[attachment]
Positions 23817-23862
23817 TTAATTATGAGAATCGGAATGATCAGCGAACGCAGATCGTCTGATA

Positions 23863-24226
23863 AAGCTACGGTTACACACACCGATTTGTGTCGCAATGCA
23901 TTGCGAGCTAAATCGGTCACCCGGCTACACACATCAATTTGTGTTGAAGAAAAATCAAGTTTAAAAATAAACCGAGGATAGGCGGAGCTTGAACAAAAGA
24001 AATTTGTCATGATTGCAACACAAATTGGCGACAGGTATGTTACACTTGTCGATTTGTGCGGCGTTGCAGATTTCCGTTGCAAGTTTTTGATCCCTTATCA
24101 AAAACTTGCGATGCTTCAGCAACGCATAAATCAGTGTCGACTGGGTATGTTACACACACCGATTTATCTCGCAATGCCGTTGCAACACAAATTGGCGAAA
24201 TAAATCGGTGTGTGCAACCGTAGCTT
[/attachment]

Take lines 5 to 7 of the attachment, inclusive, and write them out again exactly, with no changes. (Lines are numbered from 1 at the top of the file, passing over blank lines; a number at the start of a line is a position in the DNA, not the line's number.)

23901 TTGCGAGCTAAATCGGTCACCCGGCTACACACATCAATTTGTGTTGAAGAAAAATCAAGTTTAAAAATAAACCGAGGATAGGCGGAGCTTGAACAAAAGA
24001 AATTTGTCATGATTGCAACACAAATTGGCGACAGGTATGTTACACTTGTCGATTTGTGCGGCGTTGCAGATTTCCGTTGCAAGTTTTTGATCCCTTATCA
24101 AAAACTTGCGATGCTTCAGCAACGCATAAATCAGTGTCGACTGGGTATGTTACACACACCGATTTATCTCGCAATGCCGTTGCAACACAAATTGGCGAAA